The on-road experiences and awareness of sleepiness in a sample of Australian highway drivers: a roadside driver sleepiness study

Watling, Christopher N., Armstrong, Kerry A., Smith, Simon S. and Wilson, Adrian (2016) The on-road experiences and awareness of sleepiness in a sample of Australian highway drivers: a roadside driver sleepiness study. Traffic Injury Prevention, 17 1: 24-30. doi:10.1080/15389588.2015.1033690


Author Watling, Christopher N.
Armstrong, Kerry A.
Smith, Simon S.
Wilson, Adrian
Title The on-road experiences and awareness of sleepiness in a sample of Australian highway drivers: a roadside driver sleepiness study
Journal name Traffic Injury Prevention   Check publisher's open access policy
ISSN 1538-957X
1538-9588
Publication date 2016-01-01
Year available 2016
Sub-type Article (original research)
DOI 10.1080/15389588.2015.1033690
Open Access Status Not yet assessed
Volume 17
Issue 1
Start page 24
End page 30
Total pages 7
Place of publication New York, NY United States
Publisher Taylor & Francis
Language eng
Abstract Objective: Driver sleepiness contributes substantially to road crash incidents. Simulator and on-road studies clearly reveal an impairing effect from sleepiness on driving ability. However, the degree to which drivers appreciate the dangerousness of driving while sleepy is somewhat unclear. This study sought to determine drivers' on-road experiences of sleepiness, their prior sleep habits, and personal awareness of the signs of sleepiness.
Formatted abstract
Objective: Driver sleepiness contributes substantially to road crash incidents. Simulator and on-road studies clearly reveal an impairing effect from sleepiness on driving ability. However, the degree to which drivers appreciate the dangerousness of driving while sleepy is somewhat unclear. This study sought to determine drivers' on-road experiences of sleepiness, their prior sleep habits, and personal awareness of the signs of sleepiness.

Methods:
Participants were a random selection of 92 drivers traveling on a major highway in the state of Queensland, Australia, who were stopped by police as part of routine drink driving operations. Participants completed a brief questionnaire that included demographic information, sleepy driving experiences (signs of sleepiness and on-road experiences of sleepiness), and prior sleep habits. A modified version of the Karolinska Sleepiness Scale (KSS) was used to assess subjective sleepiness in the 15 min prior to being stopped by police.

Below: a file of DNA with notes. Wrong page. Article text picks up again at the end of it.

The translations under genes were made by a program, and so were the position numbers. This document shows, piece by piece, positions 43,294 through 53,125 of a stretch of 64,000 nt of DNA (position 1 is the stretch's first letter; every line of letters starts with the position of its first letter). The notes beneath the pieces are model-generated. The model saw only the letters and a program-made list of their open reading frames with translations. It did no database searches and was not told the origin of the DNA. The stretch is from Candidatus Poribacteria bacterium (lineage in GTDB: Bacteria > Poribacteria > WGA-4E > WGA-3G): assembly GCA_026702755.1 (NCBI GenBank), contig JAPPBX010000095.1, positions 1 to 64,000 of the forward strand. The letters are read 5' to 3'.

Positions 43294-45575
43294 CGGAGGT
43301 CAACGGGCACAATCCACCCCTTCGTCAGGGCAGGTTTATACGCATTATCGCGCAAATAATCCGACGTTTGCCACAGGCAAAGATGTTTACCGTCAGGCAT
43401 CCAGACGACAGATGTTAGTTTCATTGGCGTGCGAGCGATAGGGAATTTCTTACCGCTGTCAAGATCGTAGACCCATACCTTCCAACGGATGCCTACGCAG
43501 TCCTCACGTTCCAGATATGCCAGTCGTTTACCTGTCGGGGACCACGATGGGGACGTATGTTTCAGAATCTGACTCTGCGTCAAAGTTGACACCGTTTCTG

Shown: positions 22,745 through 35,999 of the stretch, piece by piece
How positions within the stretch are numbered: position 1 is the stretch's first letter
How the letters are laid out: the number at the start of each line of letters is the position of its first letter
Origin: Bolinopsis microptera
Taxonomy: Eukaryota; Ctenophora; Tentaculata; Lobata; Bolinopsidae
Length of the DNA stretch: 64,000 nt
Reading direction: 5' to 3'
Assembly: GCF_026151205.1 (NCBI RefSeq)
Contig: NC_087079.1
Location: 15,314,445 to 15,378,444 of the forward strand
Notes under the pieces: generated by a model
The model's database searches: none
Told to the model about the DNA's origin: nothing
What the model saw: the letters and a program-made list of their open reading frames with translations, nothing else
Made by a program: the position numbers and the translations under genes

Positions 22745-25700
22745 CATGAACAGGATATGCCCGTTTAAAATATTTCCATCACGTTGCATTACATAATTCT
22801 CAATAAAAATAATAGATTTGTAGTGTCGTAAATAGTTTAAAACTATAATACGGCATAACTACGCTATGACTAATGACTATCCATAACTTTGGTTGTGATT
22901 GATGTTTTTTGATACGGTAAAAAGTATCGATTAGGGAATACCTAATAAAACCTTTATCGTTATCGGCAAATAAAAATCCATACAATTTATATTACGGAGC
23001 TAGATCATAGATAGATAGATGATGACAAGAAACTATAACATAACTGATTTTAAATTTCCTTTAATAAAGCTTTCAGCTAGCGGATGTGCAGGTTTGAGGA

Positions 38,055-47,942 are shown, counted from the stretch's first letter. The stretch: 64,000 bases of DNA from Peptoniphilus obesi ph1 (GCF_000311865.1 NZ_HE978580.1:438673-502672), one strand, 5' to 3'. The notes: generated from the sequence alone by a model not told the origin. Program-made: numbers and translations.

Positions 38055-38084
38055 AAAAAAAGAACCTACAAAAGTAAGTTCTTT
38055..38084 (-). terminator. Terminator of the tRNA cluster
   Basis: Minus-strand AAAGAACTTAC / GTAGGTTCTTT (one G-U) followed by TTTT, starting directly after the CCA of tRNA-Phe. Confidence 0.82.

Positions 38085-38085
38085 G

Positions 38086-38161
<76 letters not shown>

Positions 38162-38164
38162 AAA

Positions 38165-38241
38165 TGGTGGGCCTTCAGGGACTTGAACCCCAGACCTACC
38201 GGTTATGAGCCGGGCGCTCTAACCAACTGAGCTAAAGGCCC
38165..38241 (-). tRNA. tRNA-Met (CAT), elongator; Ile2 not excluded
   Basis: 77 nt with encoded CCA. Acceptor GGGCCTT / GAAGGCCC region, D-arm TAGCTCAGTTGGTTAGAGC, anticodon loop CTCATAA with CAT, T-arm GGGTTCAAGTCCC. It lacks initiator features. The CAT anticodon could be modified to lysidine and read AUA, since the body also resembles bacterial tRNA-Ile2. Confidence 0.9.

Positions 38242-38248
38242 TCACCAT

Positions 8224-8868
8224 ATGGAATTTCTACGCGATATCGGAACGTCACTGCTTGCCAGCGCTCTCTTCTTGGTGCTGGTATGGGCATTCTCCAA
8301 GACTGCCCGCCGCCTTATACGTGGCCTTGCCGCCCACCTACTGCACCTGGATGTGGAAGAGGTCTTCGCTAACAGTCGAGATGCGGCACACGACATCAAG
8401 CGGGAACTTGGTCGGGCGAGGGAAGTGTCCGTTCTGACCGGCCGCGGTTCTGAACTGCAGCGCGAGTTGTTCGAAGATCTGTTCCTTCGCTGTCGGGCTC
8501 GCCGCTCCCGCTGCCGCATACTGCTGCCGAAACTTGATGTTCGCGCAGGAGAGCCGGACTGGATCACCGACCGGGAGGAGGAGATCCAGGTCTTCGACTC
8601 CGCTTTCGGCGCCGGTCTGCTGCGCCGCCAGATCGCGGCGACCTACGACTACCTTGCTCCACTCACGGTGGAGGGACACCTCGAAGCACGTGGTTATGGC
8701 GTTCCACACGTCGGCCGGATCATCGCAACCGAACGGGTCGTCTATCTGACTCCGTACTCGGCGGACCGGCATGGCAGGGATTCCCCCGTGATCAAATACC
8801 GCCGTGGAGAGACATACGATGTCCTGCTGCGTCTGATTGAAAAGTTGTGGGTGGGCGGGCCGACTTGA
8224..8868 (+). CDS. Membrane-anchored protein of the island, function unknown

Results: Participants' ratings of subjective sleepiness were quite low, with 90% reporting being alert to extremely alert on the KSS. Participants were reasonably aware of the signs of sleepiness, with many signs of sleepiness associated with on-road experiences of sleepiness. Additionally, the number of hours spent driving was positively correlated with the drivers' level of sleep debt.

Conclusions: The results suggest that participants had moderate experiences of driving while sleepy and many were aware of the signs of sleepiness. The relationship between driving long distances and increased sleep debt is a concern for road safety. Increased education regarding the dangers of sleepy driving seems warranted.
Keyword Driver sleepiness
Roadside survey
Awareness of sleepiness
Sleep habits
Risky driving
Australian drivers
Q-Index Code C1
Q-Index Status Provisional Code
Institutional Status Non-UQ

Document type: Journal Article
Sub-type: Article (original research)
Collections: Institute for Social Science Research - Publications
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